5. Our children are heading back to school this fall after 2 years of homeschooling. For a variety of reasons, both kids are a bit behind in math and need to ramp up before the fall. Their tutor (who will be their Math teacher this fall - bonus!), feels that they need to review grade level concepts as well as increase their fluency / speed on basic functions. Can anyone suggest a solid, open and go workbook that will do the job for my 6th Grader? We have been using giftedandtalented.com for new concepts and are very happy with it, but we need something to supplement that will help her solidify early middle school math skills that she seems to have forgotten. We have Evan Moor 6th Grade Skill Sharpeners on hand, as well as Saxon 7/6 which she had been working through. We could likely use the timed tests from Saxon, but I'm looking for something efficient and not teacher intensive. thanks in advance for any and all suggestions!!
  6. We haven't used readers & workbooks until just recently....DD had a (very) short stint at a PS with an IS option. It didn't work out for us BUT she discovered a literary analysis program that she absolutely loved from Teacher Created Resources, and from my view, was thorough, engaging and not too pricey. I plan to get another unit with book for her to study - you can find them here... https://www.teachercreated.com/books/literature-units?level=6th-grade I haven't taken a thorough look at it yet, so I'm not sure how 'open and go' it is (we received a bundle of photocopied pages from the teacher that DD worked through). The sample pages don't provide a full perspective, but basically the books are divided up into 4 or 5 sections with activities suggested for each of those sections. Some activities are for a single child, others are for small groups. I get the impression it could be done 'big' or 'small'. Is this the type of material you are looking for? I look forward to hearing other responses and ideas, since lit analysis is something DD really seems to enjoy and I would love for her to continue on this streak!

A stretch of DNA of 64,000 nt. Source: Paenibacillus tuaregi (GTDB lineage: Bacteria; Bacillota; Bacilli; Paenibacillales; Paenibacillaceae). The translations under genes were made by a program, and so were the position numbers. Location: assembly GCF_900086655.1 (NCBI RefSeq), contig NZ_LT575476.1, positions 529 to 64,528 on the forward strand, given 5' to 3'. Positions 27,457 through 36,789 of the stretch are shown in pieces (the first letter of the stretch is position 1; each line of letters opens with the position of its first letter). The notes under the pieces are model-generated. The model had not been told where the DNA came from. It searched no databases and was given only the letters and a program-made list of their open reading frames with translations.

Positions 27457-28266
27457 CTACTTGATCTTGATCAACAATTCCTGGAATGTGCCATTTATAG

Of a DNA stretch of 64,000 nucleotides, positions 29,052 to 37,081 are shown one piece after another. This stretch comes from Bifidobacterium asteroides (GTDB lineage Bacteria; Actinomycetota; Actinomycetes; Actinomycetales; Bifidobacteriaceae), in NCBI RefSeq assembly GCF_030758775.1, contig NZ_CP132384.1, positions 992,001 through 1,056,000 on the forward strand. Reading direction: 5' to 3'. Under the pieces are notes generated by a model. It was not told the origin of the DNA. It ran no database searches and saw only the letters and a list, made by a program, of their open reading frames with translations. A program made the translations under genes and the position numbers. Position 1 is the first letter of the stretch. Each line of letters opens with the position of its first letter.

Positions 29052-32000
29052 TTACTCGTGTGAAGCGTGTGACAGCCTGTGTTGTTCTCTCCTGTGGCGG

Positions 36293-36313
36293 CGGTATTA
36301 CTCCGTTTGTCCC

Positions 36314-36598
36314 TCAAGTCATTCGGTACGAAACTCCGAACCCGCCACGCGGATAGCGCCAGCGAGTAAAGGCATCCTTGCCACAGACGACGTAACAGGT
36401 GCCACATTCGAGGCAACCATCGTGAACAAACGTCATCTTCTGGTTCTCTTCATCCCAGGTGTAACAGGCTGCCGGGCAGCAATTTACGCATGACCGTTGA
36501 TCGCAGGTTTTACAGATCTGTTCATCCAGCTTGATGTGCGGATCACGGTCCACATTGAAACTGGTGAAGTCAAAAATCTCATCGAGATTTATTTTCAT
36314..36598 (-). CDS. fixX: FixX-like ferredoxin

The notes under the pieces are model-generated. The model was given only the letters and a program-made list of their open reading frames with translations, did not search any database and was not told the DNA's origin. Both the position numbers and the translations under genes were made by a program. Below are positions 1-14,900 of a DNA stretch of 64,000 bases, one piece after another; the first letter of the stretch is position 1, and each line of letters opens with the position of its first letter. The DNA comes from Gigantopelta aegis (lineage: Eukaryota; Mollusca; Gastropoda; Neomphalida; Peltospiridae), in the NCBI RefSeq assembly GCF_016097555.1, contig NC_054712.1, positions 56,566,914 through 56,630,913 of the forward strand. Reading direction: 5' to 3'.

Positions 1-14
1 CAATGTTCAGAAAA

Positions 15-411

7. Thanks everyone for the encouragement :001_smile: I am making good on my commitments to better self-care as well and started a course of acupuncture this week. It is something that has worked very well for me in the past, and should help me get on the rails again. Bigger picture changes are also afoot with regard to workload and generally the way we organize home, school, work and life. The whole family is 'done' with the current set up and motivated to change....gently, yes, but change absolutely Oh boy! You know it!!!! Hang in there Ausmumof3..... :grouphug: :iagree: So well said....it has definitely been a huge learning experience for all of us and for that we are truly grateful.